It was funny to watch Gary Bettman’s interview Sunday massaged by many into a conclusion the Coyotes were moving to Seattle immediately. Of course, most of what Bettman said would logically lead to the polar opposite of that conclusion, most of his statements were definitive and positive about the Coyotes remaining in Glendale. If you’re interested in an analysis of that interview, you could read “Bettman: Coyotes Are Staying In Glendale“.
Today the Seattle buzz died back to normal, yet the Tweets in French declaring the #Nordiques will return to Quebec within “30 jours” are popular. Ebb and flow.
Now there are multiple contenders to purchase the Coyotes, groups with the financial wherewithal and commitment to purchase the Coyotes and run the team successfully. The Coyotes Glendale options are far from exhausted.
Coyotes Will Be Sold Soon
We can all agree there is a fence dividing the crowd watching the Coyotes fiasco. One side of the fence has people such as myself who believe the team should stay in Glendale long enough to prove NHL hockey is a viable product here. On the other side of the fence are the people that believe the Coyotes should be relocated as soon as possible. That side of the fence now has three camps; the first camp doesn’t care where the team goes, the second camp wants the team in Seattle and the third camp wants the team in Canada. We can further split the Canada camp into Quebec City supporters and (because the French Canadians don’t play well with others in many cases) the people who would like to see the team somewhere in Ontario.
Both sides of the fence and all camps agree that it looks like the Coyotes will be sold soon. Perhaps the new CBA has made the purchase of a team that’s likely to continue to lose some money for a few years more attractive, although most of the contenders have been working the Coyotes deal for YEARS without any financial advantages of the new CBA.
The NHL Is Driving
Something Bettman did say in his Sunday interview was not news to most with even a rudimentary grasp on the Coyotes deal:
Well, I’ve been in regular touch with the mayor and we agreed that when we get a framework lined up then we would come see the city.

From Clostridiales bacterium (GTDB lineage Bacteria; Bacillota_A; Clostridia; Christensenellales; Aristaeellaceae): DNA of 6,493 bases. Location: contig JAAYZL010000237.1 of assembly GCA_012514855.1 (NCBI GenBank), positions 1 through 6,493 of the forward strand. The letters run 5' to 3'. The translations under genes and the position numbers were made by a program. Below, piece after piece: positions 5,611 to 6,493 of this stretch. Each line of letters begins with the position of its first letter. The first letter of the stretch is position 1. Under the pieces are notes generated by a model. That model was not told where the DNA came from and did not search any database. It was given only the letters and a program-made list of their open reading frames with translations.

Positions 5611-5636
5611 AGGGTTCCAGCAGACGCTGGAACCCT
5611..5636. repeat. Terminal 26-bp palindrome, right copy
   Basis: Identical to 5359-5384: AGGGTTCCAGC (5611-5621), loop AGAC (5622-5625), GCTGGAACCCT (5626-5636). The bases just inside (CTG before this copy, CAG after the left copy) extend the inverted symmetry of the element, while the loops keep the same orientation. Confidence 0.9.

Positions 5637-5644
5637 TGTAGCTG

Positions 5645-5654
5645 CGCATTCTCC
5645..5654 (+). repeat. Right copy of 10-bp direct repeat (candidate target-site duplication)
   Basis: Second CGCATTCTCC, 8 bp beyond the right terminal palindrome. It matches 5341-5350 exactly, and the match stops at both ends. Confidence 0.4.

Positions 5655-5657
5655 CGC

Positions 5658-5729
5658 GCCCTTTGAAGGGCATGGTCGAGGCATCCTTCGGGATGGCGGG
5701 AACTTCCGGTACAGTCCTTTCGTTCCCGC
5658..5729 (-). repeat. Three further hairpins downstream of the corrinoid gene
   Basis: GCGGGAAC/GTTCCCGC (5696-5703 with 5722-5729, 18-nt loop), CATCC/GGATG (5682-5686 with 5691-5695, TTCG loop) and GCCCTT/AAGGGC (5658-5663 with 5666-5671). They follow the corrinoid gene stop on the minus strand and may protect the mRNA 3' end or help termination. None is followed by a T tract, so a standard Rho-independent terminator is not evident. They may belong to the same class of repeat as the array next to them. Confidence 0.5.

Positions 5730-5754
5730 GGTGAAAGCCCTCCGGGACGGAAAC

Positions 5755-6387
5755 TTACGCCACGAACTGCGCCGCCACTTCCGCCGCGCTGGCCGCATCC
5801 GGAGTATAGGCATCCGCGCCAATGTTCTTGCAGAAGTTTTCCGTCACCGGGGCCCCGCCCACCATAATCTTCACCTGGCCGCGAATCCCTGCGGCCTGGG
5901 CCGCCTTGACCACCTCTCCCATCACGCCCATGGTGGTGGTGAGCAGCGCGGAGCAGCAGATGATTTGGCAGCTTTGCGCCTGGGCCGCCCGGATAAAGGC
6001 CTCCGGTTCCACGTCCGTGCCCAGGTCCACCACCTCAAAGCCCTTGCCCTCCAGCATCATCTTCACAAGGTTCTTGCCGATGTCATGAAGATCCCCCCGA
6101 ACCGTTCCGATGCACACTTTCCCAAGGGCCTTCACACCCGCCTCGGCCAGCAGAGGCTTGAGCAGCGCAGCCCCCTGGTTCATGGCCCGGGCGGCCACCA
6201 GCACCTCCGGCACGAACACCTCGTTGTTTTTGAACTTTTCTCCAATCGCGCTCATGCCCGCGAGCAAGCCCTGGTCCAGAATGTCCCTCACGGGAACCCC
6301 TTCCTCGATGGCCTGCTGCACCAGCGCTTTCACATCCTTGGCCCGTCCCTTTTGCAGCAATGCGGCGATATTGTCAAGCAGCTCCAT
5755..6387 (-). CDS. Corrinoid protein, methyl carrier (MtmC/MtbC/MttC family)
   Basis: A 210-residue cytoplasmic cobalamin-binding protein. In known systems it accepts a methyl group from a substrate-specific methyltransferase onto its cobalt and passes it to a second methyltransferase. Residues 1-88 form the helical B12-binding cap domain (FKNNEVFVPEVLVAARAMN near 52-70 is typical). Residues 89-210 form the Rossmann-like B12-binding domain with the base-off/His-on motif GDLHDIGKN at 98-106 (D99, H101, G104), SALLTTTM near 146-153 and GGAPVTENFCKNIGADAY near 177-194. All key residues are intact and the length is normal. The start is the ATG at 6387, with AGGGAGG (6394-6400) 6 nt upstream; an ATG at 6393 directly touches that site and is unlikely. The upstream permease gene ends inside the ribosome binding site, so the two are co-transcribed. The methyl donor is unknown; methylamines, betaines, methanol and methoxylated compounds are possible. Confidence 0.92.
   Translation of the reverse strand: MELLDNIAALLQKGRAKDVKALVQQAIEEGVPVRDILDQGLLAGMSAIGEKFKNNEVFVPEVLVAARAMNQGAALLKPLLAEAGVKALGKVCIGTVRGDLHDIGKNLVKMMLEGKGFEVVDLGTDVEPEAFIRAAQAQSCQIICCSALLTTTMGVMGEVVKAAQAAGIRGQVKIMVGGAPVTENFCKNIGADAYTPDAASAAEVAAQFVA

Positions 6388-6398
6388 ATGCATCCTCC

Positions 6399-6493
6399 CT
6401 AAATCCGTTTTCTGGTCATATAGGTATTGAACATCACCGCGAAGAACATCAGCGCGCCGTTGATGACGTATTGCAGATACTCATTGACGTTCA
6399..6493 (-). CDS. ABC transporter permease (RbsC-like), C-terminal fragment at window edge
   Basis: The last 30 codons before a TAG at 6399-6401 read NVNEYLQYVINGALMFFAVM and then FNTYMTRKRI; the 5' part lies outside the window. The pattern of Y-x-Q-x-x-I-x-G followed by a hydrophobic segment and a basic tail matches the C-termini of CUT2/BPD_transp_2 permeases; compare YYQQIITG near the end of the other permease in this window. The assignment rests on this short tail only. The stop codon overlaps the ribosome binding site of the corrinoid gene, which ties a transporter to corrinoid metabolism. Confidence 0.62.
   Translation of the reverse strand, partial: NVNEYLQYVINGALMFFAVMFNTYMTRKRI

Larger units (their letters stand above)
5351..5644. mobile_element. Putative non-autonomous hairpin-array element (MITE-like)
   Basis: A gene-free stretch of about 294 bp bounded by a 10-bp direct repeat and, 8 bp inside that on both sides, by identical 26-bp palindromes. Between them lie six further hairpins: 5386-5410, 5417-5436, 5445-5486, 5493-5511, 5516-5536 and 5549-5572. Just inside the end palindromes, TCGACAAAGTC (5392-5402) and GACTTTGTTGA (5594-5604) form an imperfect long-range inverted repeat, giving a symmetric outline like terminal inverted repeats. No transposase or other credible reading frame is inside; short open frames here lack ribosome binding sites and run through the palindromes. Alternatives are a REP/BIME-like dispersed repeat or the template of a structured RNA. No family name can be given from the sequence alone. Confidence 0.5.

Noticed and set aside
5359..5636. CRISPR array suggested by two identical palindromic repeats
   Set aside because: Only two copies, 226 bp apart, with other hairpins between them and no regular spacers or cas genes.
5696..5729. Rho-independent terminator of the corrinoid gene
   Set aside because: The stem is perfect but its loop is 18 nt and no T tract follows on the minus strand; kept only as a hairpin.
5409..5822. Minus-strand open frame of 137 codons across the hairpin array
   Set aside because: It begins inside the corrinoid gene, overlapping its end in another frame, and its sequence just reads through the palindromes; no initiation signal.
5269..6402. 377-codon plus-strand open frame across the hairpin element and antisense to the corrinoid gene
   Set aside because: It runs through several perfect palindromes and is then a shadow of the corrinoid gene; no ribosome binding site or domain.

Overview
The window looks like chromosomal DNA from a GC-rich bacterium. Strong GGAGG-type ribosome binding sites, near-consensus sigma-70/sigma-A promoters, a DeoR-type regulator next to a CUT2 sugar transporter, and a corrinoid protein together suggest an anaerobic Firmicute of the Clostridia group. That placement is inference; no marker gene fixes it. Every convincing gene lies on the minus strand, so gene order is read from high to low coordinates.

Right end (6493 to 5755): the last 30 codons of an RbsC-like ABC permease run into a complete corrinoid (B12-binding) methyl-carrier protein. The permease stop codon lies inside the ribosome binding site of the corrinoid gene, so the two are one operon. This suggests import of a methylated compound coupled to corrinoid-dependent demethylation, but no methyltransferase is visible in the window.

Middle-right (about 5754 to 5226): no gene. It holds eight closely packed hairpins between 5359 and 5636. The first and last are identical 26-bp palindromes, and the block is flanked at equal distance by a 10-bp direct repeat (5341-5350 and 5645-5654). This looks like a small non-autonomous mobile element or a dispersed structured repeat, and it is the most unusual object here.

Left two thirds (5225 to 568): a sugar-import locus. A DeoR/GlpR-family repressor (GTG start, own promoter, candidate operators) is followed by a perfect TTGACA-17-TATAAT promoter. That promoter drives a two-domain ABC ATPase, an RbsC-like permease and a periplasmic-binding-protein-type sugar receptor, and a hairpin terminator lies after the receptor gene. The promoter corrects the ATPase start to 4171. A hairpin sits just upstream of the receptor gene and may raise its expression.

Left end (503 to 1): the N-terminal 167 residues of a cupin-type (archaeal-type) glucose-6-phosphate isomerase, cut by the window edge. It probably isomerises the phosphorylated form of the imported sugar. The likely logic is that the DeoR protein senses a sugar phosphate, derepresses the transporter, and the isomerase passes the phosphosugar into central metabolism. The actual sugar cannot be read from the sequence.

As far as I know it was the first time the “new” process was admitted to by someone from the NHL. Before this, the agreement for the NHL sale of the team would have been in place but not “closed” prior to negotiating with Glendale, with no “closing” until an agreement was reached regarding Jobing.com arena.
It looks like now the horse will come before the cart, possible only if there has been a decision to eliminate Glendale from the process if no timely agreement with them is possible.
For all we know, Gary already has a deal in place with Jerry Weiers.
It’s interesting to note the City of Glendale signed a big contract on March 4 with Beacon Sports Capital to perform the negotiating duties for them with any prospective buyers. The city, by the way, didn’t acknowledge the existence of a deal with Beacon publicly until March 19th, coincidentally after I submitted a public records request for documentation of Beacon related correspondence. So, despite paying for a $100k process designed to eliminate any city employee from negotiating with the NHL or potential owners, Glendale mayor Jerry Weiers has continued working a deal on his own with the NHL. Is he also talking to some or all potential owners as well? Probably, maybe we’ll find out when the city satisfies another public records request we submitted a week ago.